Levelling a concrete floor

Hi All I have a concrete kitchen floor that is not level enough for my liking. I am about to lay ceramic tiles. It is basically a valley. The high points are along opposite walls, and the low point is 18mm down and about 2.5m from the highest point (roughly 2/3 the way across the room). If I use self levelling compound then I'm going to need 8-10 20kg bags. But, if I manage to reduce the level of just a one metre strip along the high-point wall by 12mm, then all I'll need is 2-3 bags. I have my trusty little angle grinder that I've slowly done a small area by cutting lots of slices and then chiselling the bits out. But do you reckon a grinding cup wheel would be a better/quicker solution? The room is sealed from the rest of the house, and I have a decent face mask. I've made a quick calculation and the amount of concrete that needs to be removed is about 2/3 cubic foot. Ta for any comments or alternative suggestions.
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On 25/01/17 23:21, Grumps wrote:

Do what I did. Buy a spirit level, some string and an awful lot of quick setting tile cement.
And roughly fill in the worst bits with scrap cement and tiles left over from the process as its cheaper to use broken tile and cement to fill that 18mm gap, than straight cement.
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On 25/01/2017 23:31, The Natural Philosopher wrote:

Thanks. That'd work. Or a sand cement screed as John suggested.
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On 25/01/2017 23:21, Grumps wrote:

Sounds like a hard way to do it. I would use a sand and cement screed to half fill the deepest "holes", say bringing them up to only 5mm below level, and then slap half a dozen bags of self levelling latex cement on the top.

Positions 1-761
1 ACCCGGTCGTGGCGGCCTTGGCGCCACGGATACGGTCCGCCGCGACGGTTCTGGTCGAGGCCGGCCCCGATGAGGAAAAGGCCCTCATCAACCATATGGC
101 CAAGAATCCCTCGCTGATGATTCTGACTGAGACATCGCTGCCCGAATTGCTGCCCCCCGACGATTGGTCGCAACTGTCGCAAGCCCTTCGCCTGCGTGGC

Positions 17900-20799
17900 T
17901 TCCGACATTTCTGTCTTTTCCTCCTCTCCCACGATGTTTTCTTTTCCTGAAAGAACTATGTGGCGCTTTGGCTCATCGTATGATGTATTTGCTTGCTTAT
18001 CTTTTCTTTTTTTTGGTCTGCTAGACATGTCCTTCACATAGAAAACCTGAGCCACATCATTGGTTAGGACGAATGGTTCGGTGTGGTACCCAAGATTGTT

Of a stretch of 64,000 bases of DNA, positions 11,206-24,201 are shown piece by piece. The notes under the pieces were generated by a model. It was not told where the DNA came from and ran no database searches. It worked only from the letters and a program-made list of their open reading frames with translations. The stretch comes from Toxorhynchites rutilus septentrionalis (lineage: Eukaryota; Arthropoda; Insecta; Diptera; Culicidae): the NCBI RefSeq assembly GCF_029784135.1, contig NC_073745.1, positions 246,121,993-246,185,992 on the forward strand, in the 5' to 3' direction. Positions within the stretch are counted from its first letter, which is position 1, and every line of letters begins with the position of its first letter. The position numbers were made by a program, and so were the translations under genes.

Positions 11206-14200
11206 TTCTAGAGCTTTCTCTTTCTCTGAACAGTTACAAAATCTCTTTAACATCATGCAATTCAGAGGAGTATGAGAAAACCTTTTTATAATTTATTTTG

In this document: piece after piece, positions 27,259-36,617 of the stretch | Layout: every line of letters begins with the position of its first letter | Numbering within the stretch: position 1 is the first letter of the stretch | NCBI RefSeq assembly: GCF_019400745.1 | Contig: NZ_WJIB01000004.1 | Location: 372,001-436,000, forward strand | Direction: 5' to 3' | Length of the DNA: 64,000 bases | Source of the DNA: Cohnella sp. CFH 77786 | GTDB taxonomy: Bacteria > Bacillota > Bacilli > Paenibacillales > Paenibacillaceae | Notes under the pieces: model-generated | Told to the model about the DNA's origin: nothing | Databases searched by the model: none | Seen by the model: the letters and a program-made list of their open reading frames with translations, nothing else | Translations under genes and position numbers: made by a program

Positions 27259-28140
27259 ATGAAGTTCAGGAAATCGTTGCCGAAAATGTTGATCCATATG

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On 26/01/2017 00:57, John Rumm wrote:

Not a bad idea. 3:1 sand cement mix?
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On 26/01/17 08:22, Grumps wrote:

No - like this:
http://www.everbuild.co.uk/image/data/Building%20Products/503%20SBR%20Bond.doc
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On 26/01/2017 08:26, Tim Watts wrote:

That doc says mix using a forced action mixer. How important is this, compared to using a £10/day standard mixer?
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On 26/01/17 10:50, Grumps wrote:

It's not - a regular cement mixer works just fine. I worked to a different document (Cementone IIRC) which did not mention forced mixing.
You could even mix by hand, but mix well and keep the water down as teh SBR acts as a plasticiser so you need less water than expected.
The important thing is to soak the area in 1:1 diluted SBR first and allow to dry, then paint on an SBR/water/pure cement slurry *just* before you apply the screed. This is the primer they refer to (the Cementone document went into more depth).
The end result IME is that the screed is bonded to the top 10-20mm of the substrate.
Don't have high spots as I did in one area, about 10sq inches. It took 30 minutes with an SDS and a scutch comb chisel to cut it back - it really was like iron.